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Simplify Binding Description Language #87

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sschoeb opened this Issue Dec 20, 2012 · 25 comments

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sschoeb commented Dec 20, 2012

I personally do not like the binding description how it is done currently.
To many ' and :. Just to complex to write it in a fast way

Can't we add something similar to the WPF Binding?

Instead of:
test:MvxBind="{'ItemSource':{'Path':'Customers'}}"

I would actually prefer:
test:MvxBind="ItemsSource, Path=Customers, Converter=XyConverter"

Event better:
test:MvxBind="ItemsSource=Customers Converter=XyConverter"

What do you think about?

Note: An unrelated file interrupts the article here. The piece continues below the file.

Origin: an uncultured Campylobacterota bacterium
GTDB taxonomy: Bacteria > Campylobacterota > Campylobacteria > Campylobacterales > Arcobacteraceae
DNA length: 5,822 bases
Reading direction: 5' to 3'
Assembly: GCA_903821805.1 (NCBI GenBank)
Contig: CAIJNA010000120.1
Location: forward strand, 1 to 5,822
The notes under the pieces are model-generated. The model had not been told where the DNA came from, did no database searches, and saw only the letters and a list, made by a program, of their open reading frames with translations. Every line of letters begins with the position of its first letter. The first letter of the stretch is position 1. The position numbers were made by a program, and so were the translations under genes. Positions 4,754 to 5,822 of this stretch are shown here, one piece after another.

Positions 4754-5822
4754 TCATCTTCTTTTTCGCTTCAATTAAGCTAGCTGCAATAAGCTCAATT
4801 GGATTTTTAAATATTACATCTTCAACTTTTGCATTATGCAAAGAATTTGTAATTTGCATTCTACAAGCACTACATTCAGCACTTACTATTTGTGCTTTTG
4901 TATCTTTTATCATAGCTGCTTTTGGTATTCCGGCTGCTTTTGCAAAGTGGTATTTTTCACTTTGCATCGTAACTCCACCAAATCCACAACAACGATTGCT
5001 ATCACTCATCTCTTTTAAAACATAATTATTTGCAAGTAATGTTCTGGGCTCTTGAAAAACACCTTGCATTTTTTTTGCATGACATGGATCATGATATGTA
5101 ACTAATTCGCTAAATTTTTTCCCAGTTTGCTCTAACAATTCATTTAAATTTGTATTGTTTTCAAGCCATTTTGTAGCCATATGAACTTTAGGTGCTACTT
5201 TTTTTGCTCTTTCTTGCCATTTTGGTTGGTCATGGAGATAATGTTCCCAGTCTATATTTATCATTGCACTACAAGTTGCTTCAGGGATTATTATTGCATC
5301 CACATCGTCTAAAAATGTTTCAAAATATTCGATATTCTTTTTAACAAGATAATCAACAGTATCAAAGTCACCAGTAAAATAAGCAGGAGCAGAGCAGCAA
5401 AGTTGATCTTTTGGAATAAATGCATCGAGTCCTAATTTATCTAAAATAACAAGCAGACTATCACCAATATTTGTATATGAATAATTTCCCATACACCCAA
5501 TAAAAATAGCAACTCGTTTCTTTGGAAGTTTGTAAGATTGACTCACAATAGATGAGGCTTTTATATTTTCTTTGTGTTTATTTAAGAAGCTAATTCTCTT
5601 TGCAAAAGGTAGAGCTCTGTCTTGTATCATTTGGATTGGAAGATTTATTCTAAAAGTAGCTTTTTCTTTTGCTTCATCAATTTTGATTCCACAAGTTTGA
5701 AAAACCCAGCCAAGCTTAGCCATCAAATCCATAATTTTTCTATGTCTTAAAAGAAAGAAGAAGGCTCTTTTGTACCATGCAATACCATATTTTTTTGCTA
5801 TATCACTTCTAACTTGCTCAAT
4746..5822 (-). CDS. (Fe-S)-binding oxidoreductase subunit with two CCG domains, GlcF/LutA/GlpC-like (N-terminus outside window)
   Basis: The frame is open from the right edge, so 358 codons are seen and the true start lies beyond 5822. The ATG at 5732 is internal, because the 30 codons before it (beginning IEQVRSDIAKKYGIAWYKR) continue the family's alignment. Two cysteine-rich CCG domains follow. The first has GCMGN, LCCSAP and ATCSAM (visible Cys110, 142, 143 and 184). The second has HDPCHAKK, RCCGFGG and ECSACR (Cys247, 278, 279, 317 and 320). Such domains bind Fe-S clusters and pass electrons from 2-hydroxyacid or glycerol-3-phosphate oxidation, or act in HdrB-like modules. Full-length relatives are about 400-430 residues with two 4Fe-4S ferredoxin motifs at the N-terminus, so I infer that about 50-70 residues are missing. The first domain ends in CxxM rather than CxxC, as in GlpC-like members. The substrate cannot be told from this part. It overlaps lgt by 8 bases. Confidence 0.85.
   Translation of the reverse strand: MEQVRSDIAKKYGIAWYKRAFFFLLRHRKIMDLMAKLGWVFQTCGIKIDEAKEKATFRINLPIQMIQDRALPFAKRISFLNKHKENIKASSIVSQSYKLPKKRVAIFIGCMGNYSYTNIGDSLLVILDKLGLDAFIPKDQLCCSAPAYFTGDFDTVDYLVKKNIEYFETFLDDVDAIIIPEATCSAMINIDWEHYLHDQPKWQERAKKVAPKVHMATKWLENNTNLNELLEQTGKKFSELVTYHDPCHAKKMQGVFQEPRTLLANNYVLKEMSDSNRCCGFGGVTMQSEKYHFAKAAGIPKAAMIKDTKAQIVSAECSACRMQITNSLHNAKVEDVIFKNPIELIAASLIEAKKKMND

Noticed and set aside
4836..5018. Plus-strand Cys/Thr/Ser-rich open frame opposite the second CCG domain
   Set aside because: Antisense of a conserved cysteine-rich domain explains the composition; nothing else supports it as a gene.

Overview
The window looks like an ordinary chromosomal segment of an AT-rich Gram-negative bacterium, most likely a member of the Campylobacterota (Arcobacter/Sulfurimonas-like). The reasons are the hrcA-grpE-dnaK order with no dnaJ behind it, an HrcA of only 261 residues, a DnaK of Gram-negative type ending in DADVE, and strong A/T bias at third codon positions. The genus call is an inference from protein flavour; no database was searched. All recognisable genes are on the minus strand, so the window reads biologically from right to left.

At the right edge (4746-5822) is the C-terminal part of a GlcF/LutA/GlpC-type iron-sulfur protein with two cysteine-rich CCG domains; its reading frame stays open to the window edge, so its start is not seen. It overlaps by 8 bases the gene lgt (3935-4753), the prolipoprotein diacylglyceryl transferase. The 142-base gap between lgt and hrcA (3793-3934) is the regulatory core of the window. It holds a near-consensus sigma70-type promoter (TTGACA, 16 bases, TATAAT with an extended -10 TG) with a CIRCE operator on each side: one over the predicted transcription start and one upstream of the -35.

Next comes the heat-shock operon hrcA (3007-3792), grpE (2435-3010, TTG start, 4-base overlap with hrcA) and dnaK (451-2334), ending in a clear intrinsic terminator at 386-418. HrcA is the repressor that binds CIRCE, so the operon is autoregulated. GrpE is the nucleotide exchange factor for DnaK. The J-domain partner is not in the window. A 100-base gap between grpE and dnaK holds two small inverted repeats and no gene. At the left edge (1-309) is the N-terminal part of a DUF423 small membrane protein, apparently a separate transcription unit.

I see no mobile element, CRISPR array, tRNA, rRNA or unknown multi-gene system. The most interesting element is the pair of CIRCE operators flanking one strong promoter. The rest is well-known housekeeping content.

Or is there any reason why you have chosen the json approach?

@sschoeb sschoeb closed this Dec 20, 2012

@sschoeb sschoeb reopened this Dec 20, 2012

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slodge Dec 20, 2012

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Linked to #62

If you want to experiment then I think (in vnext at least) you can just override the registered IMvxBindingDescriptionParser implementation.

See:

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slodge commented Dec 20, 2012

Linked to #62

If you want to experiment then I think (in vnext at least) you can just override the registered IMvxBindingDescriptionParser implementation.

See:

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slodge Dec 20, 2012

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And in any new implementation, I'd hope for something nicer than WPF's implementation - I don't get on with the {Binding Path=ThePath, Converter={StaticResource TheConverter}} at all ;)